8. Tie: A$AP Ferg – Trap Lord and A$AP Rocky – LongLiveA$AP (A$AP Worldwide / Polo Grounds Music / RCA)
A$AP Mob’s biggest stars released albums this year; beginning with A$AP Rocky’s long-awaited LongLiveA$AP in January, and ending with A$AP Ferg’s highly-anticipated Trap Lord in August. The two records complement each other well, as Rocky fits in well with the oddball party rap styling of Danny Brown or 2 Chains, while Ferg holds down the thuggy gangsta end of things. As well, both records are shining of examples of what popular hip-hop sounds like in the year 2013. That is to say, despite geographic location (in this case NYC) the South’s impact (trap in particular) on rap music cannot be ignored.
In a career that dates back to the early ‘90s, Legends Never Die was actually only the second album from boxing fan/cult film aficionado/hip-hop historian/magazine writer/rapper R.A. the Rugged Man. Although the album featured guest spots from the likes of Talib Kweli, Tech N9ne, Masta Ace, and Brother Ali, it was R.A. who shone the brightest. The album showed he had grown as an emcee in the nine years since his last release. He flexed a breathless, multi-syllable style of rhyme-slinging, against a backdrop of boom-bap provided by Buckwild, Apathy, C-Lance, Marco Polo and others.
10. Quelle Chris – Ghost at the Finish Line (Mello Music Group)
Following an excellent mixtape titled Niggas is Men early in the year, Detroit emcee/producer Quelle Chris dropped his latest album, Ghost at the Finish Line. It was an insightful look at “art and life, and the realities and illusions that blur the two.” The album featured guest spots from a number of notables, including Alchemist, Guilty Simpson, House Shoes, Black Milk and more. Beats were handled by Denmark Vessey, Knxwledge, Oh No, Chris Keys, and Quelle Chris himself. Ghost at the Finish Line was Chris’ best effort to date.
After an involuntary stay in boarding school, Odd Future’s cult-like figure Earl Sweatshirt returned to the limelight that had been awaiting him for three-plus years. Doris was the genius piece of art fans and critics alike had been waiting for since 2010. While Earl’s lyricism and rhyme play was as impressive as expected, and largely free of the murder ‘n’ misogyny that ruled his previous material, much of the albums brilliance came at the hand of his producer alter ego “randomblackdude.” Doris was full of brooding, cloudy beats that helped convey an overall feeling of a dark reality.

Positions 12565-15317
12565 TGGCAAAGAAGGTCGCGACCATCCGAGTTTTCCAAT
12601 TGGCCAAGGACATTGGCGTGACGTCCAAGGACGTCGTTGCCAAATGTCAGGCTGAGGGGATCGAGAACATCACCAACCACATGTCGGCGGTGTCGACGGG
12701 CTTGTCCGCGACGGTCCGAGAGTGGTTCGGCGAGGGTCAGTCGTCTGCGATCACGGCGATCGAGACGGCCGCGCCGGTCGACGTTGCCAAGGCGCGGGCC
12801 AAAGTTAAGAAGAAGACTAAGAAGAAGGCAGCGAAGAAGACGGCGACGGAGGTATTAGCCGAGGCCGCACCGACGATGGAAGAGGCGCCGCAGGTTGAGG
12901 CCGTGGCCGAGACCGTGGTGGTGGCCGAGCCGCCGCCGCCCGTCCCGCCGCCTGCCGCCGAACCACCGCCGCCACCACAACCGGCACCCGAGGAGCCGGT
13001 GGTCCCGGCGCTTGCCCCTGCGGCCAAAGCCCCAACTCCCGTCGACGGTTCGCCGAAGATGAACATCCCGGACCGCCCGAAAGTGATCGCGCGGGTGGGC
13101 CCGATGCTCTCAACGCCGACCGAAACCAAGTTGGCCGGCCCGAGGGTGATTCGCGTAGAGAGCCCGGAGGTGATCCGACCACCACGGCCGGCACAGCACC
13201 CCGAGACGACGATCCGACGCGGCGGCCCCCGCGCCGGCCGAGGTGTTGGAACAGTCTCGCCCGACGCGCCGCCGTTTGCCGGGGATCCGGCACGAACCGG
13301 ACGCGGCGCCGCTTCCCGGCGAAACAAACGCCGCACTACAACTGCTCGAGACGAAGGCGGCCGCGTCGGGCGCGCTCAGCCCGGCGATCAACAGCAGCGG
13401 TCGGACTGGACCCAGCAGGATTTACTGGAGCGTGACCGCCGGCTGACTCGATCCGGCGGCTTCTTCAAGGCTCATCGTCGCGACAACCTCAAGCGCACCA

12. Freddie Gibbs – ESGN (ESGN, Empire Distribution)
Gary, Indiana’s Freddie Gibbs is one of hip-hop’s emerging talents and somewhat of an enigma in the rap game; seemingly as comfortable collabing with well-known producers like Madlib as he is rapping over disposable trap beats. After a string of successful mixtapes dating back to 2004, Gangsta Gibbs finally unleashed his debut album ESGN unto the eager masses. While there were a few slight drawbacks—the majority of the production was done by relatively unknown trap producers, and the whole thing clocked in at 75-plus minutes—there were more than enough high points to make it stand apart, where other albums were easily lost in the shuffle. As far as delivery goes, Gibbs was near-perfect throughout the entire album, proving that he can hold his own alongside some gangster raps most historically revered artists.